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Tackling the neurological manifestations in Wilson's disease - currently available treatment options

Publication at First Faculty of Medicine |


Introduction: Wilson's disease (WD) is a potentially treatable, inherited disorder resulting from impaired copper metabolism. Pathological copper accumulation causes a range of symptoms, most commonly hepatic and a wide spectrum of neurological symptoms including tremor, dystonia, chorea, parkinsonism, dysphagia, dysarthria, gait and posture disturbances.

To reduce copper overload, anti-copper drugs are used that improve liver function and neurological symptoms in up to 85% of patients. However, in some WD patients, treatment introduction leads to neurological deterioration, and in others, neurological symptoms persist with no improvement or improvement only after several years of treatment, severely affecting the patient's quality of life.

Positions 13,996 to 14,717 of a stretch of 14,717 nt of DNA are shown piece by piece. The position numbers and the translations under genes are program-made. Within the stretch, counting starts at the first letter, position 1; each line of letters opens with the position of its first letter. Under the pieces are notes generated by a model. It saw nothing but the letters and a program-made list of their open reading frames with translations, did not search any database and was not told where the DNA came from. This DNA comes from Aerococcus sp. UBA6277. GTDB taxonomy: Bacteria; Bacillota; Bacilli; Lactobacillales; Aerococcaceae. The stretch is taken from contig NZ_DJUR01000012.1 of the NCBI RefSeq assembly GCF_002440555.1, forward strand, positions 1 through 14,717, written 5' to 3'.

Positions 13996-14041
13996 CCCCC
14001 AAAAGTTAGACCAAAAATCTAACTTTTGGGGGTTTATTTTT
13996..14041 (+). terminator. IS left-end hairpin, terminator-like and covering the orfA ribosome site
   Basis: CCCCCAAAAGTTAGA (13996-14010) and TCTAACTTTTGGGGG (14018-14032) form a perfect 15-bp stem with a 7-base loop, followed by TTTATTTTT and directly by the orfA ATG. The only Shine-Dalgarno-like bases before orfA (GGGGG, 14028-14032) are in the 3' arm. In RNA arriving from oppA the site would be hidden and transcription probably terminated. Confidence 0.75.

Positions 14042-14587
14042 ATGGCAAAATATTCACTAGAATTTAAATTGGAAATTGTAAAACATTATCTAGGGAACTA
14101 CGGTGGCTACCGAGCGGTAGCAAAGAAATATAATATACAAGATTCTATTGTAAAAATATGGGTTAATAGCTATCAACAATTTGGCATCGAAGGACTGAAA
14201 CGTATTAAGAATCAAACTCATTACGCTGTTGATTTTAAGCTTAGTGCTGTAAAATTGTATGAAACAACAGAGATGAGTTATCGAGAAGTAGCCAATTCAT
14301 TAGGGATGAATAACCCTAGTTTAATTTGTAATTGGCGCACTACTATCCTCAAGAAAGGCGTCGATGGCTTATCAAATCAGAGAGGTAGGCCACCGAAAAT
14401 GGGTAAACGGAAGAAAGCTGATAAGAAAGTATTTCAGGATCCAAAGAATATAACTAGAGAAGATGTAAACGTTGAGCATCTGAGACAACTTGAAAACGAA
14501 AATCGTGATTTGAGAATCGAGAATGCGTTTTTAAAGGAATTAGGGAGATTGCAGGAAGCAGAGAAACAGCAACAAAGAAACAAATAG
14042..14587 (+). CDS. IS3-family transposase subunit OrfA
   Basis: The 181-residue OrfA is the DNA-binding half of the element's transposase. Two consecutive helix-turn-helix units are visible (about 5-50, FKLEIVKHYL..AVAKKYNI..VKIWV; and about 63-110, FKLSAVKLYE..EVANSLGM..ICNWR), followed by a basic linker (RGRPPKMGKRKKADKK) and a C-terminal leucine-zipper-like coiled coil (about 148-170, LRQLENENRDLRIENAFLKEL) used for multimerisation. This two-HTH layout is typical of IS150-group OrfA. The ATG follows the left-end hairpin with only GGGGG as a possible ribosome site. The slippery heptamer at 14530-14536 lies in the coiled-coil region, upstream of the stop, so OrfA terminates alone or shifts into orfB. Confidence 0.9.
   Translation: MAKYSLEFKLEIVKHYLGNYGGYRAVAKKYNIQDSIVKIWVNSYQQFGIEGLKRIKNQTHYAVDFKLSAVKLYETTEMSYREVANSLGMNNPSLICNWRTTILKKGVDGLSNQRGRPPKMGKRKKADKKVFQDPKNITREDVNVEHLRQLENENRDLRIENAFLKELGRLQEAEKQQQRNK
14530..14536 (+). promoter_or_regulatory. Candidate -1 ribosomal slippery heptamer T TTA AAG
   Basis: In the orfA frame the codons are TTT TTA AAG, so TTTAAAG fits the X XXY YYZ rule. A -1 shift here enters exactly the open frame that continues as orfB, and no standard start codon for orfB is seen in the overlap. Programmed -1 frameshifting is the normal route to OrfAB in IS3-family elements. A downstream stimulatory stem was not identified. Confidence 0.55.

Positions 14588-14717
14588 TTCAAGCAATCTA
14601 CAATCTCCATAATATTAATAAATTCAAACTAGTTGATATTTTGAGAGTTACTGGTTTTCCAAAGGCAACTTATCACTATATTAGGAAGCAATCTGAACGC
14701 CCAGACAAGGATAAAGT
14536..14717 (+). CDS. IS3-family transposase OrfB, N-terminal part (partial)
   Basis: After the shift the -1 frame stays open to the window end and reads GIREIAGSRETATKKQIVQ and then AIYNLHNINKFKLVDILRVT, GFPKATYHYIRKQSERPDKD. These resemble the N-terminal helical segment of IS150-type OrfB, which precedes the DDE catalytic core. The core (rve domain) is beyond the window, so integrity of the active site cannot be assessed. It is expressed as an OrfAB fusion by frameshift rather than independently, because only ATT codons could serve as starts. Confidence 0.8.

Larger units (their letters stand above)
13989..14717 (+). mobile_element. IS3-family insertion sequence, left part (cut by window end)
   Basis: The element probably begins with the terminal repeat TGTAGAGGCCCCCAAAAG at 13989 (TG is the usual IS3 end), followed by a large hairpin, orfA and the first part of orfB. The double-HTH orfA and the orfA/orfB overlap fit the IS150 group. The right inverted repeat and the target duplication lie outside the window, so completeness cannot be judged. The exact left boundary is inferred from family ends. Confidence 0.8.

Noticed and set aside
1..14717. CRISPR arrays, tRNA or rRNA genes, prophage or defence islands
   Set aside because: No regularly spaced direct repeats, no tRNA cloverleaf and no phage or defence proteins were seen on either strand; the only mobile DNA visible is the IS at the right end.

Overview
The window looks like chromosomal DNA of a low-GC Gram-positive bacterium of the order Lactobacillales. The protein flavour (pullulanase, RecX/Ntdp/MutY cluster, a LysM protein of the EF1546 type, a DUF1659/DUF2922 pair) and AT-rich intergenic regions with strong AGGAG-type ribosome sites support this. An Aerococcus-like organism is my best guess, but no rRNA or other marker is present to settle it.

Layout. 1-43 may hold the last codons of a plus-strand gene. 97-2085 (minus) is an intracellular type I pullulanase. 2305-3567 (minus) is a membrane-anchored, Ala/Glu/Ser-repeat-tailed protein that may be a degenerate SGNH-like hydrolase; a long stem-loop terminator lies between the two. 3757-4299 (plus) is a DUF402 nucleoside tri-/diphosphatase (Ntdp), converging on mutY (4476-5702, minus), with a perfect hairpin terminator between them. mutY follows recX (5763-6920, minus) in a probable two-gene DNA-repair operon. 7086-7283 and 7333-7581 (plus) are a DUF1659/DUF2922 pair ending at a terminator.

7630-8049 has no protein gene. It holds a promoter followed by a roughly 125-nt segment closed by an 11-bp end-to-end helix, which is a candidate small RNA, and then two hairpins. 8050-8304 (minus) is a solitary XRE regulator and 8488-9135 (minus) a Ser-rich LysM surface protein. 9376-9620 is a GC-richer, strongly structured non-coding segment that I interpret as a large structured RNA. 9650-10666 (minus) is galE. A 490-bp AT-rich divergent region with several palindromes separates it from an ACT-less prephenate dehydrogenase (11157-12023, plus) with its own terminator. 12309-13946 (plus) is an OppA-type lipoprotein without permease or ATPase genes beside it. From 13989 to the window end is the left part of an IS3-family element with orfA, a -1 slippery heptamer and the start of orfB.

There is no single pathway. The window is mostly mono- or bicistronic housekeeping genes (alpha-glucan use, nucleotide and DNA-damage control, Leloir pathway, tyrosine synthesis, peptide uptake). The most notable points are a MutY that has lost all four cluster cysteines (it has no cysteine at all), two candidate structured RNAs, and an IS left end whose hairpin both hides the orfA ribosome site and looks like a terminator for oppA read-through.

Areas covered: This review appraises the evidence on various pharmacological and non-pharmacological therapies, neurosurgical procedures and liver transplantation for the management of neurological WD symptoms. The authors also discuss the neurological symptoms of WD, causes of deterioration and present symptomatic treatment options.

Expert opinion: Based on case and series reports, current recommendations and expert opinion, WD treatment is focused mainly on drugs leading to negative copper body metabolism (chelators or zinc salts) and copper-restricted diet. Treatment of WD neurological symptoms should follow general recommendations of symptomatic treatment.

Patients should be always considered individually, especially in the case of severe, disabling neurological symptoms.